NEW YORK, N.Y. – As you tune into the local news, you hear birds chirp. There is a faint sound of a nearby creek in the background as a local juice maker details the steps he takes in creating the county’s finest lemonade.
While initially drawn into the scene, you are suddenly overcome with the urge to go to the bathroom. Sorry, I got off track. The point is, this is how radio news functions.
Watching The Brian Lehrer Show from the studio control room. (YJI)
While visiting New York City, a group of Youth Journalism International students and alumni visited a branch of WNYC, the city’s public radio station. We saw the newsroom, the recording studios and watched a little of The Brian Lehrer Show, live from the adjoining control room.
While showing us around the building, reporter Karen Rouse, who is an ambassador for YJI, detailed how the radio handles its news compared to a typical paper.
One would think, from an outside perspective, that the two are very similar. Both tell the stories of current events and provide the people with information. However, there are several different aspects of each that are meant to attain the same goal.
You know how when you go to see a movie based on a book and they always change stuff from the book? It’s kind of like that.
While writing stories for a paper, a reporter has to convey their point using words only. This means the writer uses lots and lots of description and quotes and sophisticated language to make the reader understand exactly what is happening.
WNYC reporter Karen Rouse describes the differences between being a journalist working in print and in radio. (YJI)
In radio, however, it’s a different story entirely, no pun intended.
No shortage of wires at WNYC. (YJI)
Radio has a more dramatic approach to news than print. It follows a script rather than just being typed out.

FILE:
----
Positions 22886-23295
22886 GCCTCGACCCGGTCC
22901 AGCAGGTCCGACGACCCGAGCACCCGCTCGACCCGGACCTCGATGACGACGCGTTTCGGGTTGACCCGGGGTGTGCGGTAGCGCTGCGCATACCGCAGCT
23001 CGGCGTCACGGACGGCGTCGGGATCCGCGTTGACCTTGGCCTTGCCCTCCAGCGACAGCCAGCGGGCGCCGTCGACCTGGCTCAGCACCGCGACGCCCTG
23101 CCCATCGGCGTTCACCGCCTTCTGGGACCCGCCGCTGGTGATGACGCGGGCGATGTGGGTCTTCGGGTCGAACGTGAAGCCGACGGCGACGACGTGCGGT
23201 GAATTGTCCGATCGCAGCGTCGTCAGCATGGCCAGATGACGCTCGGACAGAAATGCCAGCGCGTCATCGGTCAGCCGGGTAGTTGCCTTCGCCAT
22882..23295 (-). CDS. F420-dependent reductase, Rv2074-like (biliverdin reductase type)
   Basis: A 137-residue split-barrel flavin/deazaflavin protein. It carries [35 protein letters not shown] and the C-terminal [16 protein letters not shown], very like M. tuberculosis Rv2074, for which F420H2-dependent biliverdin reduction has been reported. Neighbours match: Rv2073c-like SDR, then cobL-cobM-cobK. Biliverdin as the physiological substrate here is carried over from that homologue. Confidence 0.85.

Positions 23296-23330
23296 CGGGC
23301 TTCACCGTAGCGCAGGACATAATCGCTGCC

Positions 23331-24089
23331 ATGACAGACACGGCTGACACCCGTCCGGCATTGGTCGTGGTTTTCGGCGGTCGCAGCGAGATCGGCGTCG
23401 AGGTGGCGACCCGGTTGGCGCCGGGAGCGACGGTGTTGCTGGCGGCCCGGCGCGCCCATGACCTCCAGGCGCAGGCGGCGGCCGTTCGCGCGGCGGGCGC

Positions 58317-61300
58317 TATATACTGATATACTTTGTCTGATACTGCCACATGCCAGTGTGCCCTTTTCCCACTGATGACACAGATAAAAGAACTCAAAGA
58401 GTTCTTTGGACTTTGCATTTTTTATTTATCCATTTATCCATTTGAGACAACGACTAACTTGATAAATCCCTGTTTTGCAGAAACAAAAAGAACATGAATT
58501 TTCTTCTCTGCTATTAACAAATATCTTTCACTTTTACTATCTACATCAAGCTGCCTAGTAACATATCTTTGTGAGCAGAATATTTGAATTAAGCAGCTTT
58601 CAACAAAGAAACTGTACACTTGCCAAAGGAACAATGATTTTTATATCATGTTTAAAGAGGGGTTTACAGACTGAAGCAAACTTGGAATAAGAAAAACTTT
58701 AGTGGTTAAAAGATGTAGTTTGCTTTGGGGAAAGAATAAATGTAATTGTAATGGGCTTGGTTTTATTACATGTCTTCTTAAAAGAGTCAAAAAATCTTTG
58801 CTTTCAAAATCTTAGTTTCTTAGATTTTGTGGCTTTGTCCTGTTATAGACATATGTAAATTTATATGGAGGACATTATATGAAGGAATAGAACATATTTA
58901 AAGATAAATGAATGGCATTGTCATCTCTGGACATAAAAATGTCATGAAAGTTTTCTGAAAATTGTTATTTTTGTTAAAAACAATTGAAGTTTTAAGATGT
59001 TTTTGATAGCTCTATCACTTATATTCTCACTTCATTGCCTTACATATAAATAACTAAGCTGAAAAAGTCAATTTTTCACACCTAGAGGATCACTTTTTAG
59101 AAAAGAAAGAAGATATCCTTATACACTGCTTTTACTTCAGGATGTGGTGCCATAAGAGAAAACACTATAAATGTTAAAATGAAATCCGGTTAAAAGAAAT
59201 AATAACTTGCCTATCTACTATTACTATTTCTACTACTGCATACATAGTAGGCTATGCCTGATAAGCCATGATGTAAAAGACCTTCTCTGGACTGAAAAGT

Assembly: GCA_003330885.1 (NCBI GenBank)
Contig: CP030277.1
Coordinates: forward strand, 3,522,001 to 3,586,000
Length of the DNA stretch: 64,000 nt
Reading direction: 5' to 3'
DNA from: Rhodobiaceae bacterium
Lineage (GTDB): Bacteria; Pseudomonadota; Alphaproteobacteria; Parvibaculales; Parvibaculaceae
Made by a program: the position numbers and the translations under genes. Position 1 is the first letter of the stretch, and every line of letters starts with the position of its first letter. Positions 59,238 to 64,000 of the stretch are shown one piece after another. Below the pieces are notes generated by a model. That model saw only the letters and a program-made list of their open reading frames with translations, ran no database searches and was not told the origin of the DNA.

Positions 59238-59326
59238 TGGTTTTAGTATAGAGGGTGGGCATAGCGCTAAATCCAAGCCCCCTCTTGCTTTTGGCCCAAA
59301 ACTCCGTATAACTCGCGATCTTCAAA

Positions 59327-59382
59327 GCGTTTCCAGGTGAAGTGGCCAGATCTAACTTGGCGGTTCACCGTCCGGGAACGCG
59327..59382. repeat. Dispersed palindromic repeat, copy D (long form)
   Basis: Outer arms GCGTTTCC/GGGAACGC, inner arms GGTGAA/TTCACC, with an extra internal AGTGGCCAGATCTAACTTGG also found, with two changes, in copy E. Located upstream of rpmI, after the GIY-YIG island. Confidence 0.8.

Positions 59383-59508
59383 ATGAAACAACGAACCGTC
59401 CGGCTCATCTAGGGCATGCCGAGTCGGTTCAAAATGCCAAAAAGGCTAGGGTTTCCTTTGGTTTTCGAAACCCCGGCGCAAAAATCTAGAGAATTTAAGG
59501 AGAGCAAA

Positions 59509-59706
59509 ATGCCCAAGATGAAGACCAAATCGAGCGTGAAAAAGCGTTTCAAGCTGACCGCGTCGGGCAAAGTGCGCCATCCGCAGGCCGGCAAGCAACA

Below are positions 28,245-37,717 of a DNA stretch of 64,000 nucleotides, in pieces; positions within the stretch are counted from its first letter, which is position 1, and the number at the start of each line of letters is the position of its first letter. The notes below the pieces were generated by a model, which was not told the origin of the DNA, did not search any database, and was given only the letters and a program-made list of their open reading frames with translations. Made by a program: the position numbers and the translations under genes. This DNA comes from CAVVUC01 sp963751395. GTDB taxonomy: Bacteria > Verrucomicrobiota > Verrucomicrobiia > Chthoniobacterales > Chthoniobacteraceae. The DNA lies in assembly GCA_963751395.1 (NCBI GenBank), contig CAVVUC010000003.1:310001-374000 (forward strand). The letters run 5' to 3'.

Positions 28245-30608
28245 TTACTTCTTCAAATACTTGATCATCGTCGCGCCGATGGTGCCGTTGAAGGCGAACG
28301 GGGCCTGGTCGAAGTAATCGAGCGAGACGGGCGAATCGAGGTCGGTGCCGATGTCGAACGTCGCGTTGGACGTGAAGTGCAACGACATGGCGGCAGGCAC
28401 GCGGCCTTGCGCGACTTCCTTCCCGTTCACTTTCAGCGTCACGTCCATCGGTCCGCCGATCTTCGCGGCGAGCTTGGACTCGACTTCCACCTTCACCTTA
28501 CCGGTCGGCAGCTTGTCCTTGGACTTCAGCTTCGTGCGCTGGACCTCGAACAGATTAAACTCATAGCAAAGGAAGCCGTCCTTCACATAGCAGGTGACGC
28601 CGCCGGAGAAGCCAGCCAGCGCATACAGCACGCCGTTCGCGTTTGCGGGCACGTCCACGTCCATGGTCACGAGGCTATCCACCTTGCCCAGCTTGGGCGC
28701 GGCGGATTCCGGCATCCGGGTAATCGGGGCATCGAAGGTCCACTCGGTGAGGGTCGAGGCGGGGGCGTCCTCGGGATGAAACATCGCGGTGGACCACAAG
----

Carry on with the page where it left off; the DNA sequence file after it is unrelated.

Since radio is an audio medium, background music and sound accompany news stories. Despite these differences, the overall set up is the same: topic, description of topic, quotes from experts on said topic, takeaway point, the end.
Describing her transition from print to radio, Rouse explained that she had to learn to do multiple takes and be a director in addition to a reporter.
Part of the newsroom at WNYC. (YJI)
In print, you can take notes and quotes once to use later, but when making radio pieces, the interviewee must sometimes be told to stop munching on peanuts and speak clearly.
There is a difference between working with sound and working with the written word. Both radio and print have their own unique advantages and disadvantages.
Print allows for more thorough research and information on the topic, but the voice conveys more emotion than words ever will.
Alan Burkholder is a Senior Reporter for Youth Journalism International. Youth Journalism International Senior Reporter Mary Majerus-Collins contributed to this story.
Youth Journalism International student reporters Mary Majerus-Collins and Alan Burkholder, WNYC reporter Karen Rouse, YJI student reporters Kiernan Majerus-Collins and Yelena Samofalova at WNYC on Tuesday.
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